Excel Docklands Business & Commercial Services
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General Enquiries
Accounts Department
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VAT Departmen

Q: My company has sales of £95,000. Do I have to get the accounts audited?

A: No. With sales of £5.6 million or less, you don’t have to get your accounts audited at all, but you can have a voluntary audit.


Q: Is there any advantage in changing from being self-employed to forming a limited company?

A: While a few years ago, there was a fairly even balance between the two ways of doing business, several changes have been introduced which mean that a limited company is becoming the sensible option for more entrepreneurs. There used to be far more paperwork and record keeping with a company, but the introduction of self-assessment for tax, means that the administrative burden for the self-employed has become heavier. And recently, the limit on turnover for companies, which requires an audit has been multiplied. So if your limited company has sales of less than £1 million you don’t need to get an audit carried out, thus saving money, time and effort. Note this doesn’t apply to plc companies. Suddenly, the extra burden for directors compared to self-employed has gone.

Perhaps of even more interest to you, because it hits you right in the pocket, is the fact that tax rates favours a limited company. A recent report, conducted by The Federation of Small Businesses, concluded that on profits of £15,000, a self employed person may face a combined income tax and national insurance bill around 32 times greater than the equivalent level of corporation tax a limited company would have to pay. On profits of £30,000, meanwhile, a self-employed person would face an income tax and NI bill of £7,234 – some £3,580 more than a limited company would face.

Yet another change in favour of the limited company has been the Chancellor’s decision to phase out retirement relief over the past few years. As a result, the sellers of businesses, which are not companies, have been adversely affected. Company sales can be a lot simpler.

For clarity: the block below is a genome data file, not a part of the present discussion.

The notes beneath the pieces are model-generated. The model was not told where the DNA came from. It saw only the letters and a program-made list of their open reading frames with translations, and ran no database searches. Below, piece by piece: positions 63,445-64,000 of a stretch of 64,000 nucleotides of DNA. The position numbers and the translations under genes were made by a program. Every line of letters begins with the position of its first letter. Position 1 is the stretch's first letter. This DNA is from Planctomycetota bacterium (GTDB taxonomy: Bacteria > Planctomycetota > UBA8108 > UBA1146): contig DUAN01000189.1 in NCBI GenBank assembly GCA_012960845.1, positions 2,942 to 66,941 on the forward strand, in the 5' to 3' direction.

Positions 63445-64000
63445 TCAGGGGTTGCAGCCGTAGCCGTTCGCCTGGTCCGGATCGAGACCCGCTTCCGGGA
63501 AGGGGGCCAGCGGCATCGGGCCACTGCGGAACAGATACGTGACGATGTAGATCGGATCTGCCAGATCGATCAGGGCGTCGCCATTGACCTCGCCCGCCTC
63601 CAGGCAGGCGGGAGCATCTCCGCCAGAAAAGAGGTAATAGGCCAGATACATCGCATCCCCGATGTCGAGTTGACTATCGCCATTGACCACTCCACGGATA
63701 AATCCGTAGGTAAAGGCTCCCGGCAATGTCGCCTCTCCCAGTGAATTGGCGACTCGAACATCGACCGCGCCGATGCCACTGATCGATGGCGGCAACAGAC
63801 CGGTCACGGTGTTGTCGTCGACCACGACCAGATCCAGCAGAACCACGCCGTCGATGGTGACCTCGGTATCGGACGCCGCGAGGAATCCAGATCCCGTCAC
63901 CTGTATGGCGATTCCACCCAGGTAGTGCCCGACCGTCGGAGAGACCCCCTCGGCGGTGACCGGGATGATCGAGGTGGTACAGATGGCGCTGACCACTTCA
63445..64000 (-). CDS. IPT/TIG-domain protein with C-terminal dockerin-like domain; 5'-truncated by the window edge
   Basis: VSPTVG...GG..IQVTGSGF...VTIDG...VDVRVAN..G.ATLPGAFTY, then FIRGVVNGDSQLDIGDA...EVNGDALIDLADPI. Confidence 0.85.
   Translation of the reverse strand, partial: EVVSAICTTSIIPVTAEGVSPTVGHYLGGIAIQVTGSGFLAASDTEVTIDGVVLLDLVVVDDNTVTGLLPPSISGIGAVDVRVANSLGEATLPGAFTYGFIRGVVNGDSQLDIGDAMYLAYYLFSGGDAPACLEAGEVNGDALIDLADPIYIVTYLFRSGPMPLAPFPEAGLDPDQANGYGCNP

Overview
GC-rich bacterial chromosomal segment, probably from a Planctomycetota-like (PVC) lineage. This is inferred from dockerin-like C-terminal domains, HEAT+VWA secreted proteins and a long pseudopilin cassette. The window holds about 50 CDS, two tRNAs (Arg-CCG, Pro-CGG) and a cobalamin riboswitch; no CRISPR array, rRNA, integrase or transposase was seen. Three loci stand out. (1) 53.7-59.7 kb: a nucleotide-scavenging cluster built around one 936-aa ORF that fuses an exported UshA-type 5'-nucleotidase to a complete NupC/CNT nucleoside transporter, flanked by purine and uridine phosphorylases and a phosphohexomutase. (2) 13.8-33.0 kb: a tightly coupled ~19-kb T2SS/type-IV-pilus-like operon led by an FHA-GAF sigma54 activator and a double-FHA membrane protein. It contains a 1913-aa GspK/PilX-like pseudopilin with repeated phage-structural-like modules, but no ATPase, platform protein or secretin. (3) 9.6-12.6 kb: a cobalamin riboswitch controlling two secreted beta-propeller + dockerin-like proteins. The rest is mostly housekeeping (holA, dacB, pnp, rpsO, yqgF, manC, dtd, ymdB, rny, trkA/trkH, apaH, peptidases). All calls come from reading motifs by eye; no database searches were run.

Finally, the limited liability for a company gives some protection (although not complete) to a director compared to the horrors of bankruptcy for the self-employed.

Copies of The Federation of Small Business' report can be downloaded from www.fsb.org.uk. Back to top

Q: We are a very small company with £50,000 turnover. How do we go about doing our own audit? We already have a tidy filing system and do our own VAT return.

A: Small businesses are often tempted to 'go it alone' rather than seek professional help with their accounts – usually this is a cost-saving exercise, but can be a false economy in the long run.

'For example, VAT is a very complicated issue,' says Clive Lewis, Head of SMEs at the Institute of Chartered Accountants in England and Wales. 'Many businesses make mistakes when trying to do their own books, having to turn to accountants to bail them out in the end anyway.

'In short, a business cannot do its own audit,' he continues. 'An audit can only be carried out by a registered auditor, accredited by one of the six UK accountancy bodies. There are around ten thousand registered auditors in the UK and they are generally needed when shareholders or the bank want reassurance that all is as it should be.

'A business must have a turnover of at least £5.6 million before a mandatory audit needs to be carried out,' he says. 'But a company below that threshold can request an audit if they wish.'

Even without an audit, there are several simple yet significant measures that businesses can implement to keep their financial affairs in order. 'It's impossible to underestimate the importance of keeping records of everything,' stresses Lewis. 'This means having a cashbook containing details of all money going in and out, where it's going and what it is for.'

He adds: 'If a business reaches £60,000 turnover it must register with HM Revenue and Customs immediately, as there are fines for failing to do so. Conversely, if revenues drop below £58,000 then it can de-register.'

Even with all these measures in place, Lewis still advocates employing the services of a chartered accountant, say, at the end of the tax year. 'They can ensure everything is in order and the business is complying with all relevant legislation.' Back to top


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